Tremendous advances were made. Saddam Hussein watched the British and NATO forces in Kosovo and thought, "I know—it'll be a long air bombardment, followed by a land attack." He waited for that and buried his heavy armour, including his fast jets; we are still looking for it. People complain that we have yet to find some of these WMD canisters, but we have been in what is a very hostile environment for only a few months. I am afraid that that view reflects a naïve understanding of the technology of military concealment.

Our troops did a tremendous job. My overriding memory is of welcoming Welsh troops back from Iraq with a celebration held for them at Dow Corning social club in my constituency. Some of these brave young men had just come back from the front line. One or two went up to buy a drink, and the girls behind the bar turned to me and said, "Mr. Smith, are they old enough to drink?" I said, "These men have just come back from fighting for our homeland security!"

I want to raise a couple of issues that are particularly relevant to today's debate, and which were partially covered by the hon. Member for Gosport: the role of NATO, and the need to defend the British homeland through coalitions and military alliances. We are talking about one of the most successful military alliances in history, certainly in post-war history. I agree with the Government's current policy of supporting the European security and defence policy, which should enhance our European allies' military capabilities and ability to project power. I also support the European rapid reaction force, but the committee concerned with the military capability of NATO members tells us how right we, and one or two others, have got it. It would be a big mistake to dilute this advantage, and our reputation in the world and among our coalition partners, by ceding control over our national defence in any way. I know that it is not Government policy to do so, but for military reasons and for the defence of this country, let us make sure that we do not. Let us ensure that the deployment of British troops will always be a British decision, not a European one.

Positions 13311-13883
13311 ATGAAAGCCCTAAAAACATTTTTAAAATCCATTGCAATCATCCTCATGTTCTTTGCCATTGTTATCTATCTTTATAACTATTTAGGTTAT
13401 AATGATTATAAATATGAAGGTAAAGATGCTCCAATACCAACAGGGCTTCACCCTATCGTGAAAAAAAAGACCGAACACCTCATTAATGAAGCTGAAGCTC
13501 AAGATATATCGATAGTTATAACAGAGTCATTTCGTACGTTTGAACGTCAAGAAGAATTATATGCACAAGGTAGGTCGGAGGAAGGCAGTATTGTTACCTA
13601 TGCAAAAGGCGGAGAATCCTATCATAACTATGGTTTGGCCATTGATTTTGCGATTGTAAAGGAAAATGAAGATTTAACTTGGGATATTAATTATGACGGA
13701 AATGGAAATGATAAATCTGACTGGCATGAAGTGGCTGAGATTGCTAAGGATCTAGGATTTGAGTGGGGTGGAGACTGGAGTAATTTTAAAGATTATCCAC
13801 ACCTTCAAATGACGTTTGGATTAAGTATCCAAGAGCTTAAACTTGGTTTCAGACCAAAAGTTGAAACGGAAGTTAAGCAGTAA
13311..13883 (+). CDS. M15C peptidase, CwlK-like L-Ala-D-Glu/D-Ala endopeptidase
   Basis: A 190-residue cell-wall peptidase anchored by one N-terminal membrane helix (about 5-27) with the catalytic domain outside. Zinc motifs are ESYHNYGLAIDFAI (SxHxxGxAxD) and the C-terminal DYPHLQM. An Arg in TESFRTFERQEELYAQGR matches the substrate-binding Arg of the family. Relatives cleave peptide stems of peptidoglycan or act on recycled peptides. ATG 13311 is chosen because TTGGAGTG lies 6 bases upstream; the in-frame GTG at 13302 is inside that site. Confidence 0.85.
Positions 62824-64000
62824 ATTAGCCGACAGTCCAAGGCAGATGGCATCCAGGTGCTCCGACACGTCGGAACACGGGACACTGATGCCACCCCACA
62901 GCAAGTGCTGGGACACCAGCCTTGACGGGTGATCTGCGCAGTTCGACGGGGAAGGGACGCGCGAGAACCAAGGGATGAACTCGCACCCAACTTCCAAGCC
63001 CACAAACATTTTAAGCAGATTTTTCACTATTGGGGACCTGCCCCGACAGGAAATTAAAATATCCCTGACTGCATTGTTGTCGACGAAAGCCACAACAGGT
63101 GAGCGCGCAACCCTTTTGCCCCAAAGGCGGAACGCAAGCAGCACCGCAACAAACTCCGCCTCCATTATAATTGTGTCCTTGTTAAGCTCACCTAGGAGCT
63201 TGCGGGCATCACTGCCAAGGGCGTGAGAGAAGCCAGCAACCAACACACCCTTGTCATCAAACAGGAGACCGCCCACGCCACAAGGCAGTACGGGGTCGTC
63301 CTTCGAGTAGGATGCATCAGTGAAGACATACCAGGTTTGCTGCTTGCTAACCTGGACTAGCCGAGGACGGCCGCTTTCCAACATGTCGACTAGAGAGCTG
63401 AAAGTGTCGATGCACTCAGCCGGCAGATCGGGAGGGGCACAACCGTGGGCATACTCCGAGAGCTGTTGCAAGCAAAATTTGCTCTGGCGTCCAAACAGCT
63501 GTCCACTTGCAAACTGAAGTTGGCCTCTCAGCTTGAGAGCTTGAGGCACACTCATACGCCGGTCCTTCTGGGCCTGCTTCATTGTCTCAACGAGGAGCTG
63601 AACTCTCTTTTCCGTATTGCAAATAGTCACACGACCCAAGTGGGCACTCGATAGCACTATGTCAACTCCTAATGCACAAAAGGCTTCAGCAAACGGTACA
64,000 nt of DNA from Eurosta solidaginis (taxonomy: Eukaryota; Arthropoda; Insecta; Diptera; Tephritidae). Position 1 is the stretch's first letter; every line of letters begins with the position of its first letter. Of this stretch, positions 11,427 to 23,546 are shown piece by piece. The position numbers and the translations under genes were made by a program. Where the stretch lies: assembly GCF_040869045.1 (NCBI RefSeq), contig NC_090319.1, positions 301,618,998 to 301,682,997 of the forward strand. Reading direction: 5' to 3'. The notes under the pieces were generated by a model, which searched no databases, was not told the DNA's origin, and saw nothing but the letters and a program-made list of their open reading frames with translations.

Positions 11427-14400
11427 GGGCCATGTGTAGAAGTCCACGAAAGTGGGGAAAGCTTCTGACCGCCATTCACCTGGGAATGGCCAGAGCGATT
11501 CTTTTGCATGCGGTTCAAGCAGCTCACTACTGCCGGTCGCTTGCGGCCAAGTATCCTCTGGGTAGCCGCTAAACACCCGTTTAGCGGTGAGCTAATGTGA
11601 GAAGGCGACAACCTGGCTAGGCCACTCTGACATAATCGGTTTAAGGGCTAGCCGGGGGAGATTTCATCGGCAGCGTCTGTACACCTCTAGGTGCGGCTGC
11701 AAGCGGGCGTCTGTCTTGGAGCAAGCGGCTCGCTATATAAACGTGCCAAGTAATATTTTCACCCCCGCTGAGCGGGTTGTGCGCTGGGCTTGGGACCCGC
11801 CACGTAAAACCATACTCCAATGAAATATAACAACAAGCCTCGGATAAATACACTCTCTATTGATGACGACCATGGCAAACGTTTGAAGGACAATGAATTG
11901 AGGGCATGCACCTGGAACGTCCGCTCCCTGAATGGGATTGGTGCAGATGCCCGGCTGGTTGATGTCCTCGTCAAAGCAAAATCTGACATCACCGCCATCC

On recruitment, retention and overstretch, the recruitment of ethnic minorities has been a Government success story since 1997. This Government have achieved a fivefold increase in the number of ethnic minority recruits to the British forces. The current figure is approximately 5 per cent., which is a tremendous achievement in a very short time. However, it is not enough: the figure should be at least double that. We should look to our American allies, who have adopted a much more progressive policy on the recruitment of ethnic minorities, which has assisted them in their entire recruitment and retention policy. They recruit three times the proportion of ethnic minorities reflected in their communities, yet we recruit not even half the proportion reflected in ours. We should address that issue.

General Colin Powell was born in virtual poverty in the Bronx. He rose through the ranks to become the United States military's Chairman, Joint Chiefs of Staff. That could not happen in this country. It is a tragedy that no black recruit from the east end of London, Tiger Bay or Toxteth who joins our forces now could ever expect to become the Chief of the Defence Staff in Britain in 25 years. Discrimination still exists in recruiting from ethnic minorities and we have to deal with that problem.

Finally, I want to speak about end-to-end logistics. We have to consider the recommendations presented by McKinsey and Co. We have to streamline our logistics. We have to reduce the lines of logistical support from four to two. I agree with saving as much money as possible by not duplicating, but not with a U-turn on Government policy. Deep repair and maintenance and depth air support should not be pushed away from the centres of excellence out to military operational bases. Otherwise, we will go right back to the bad old days when we did not know how much things cost, and the military ran rings round us when they wanted extra resources. At that time we did not get the efficiency and, most importantly, we did not free our military personnel to do what they do best.

Mr. Deputy Speaker


4.1 pm

Mr. Mike Hancock (Portsmouth, South)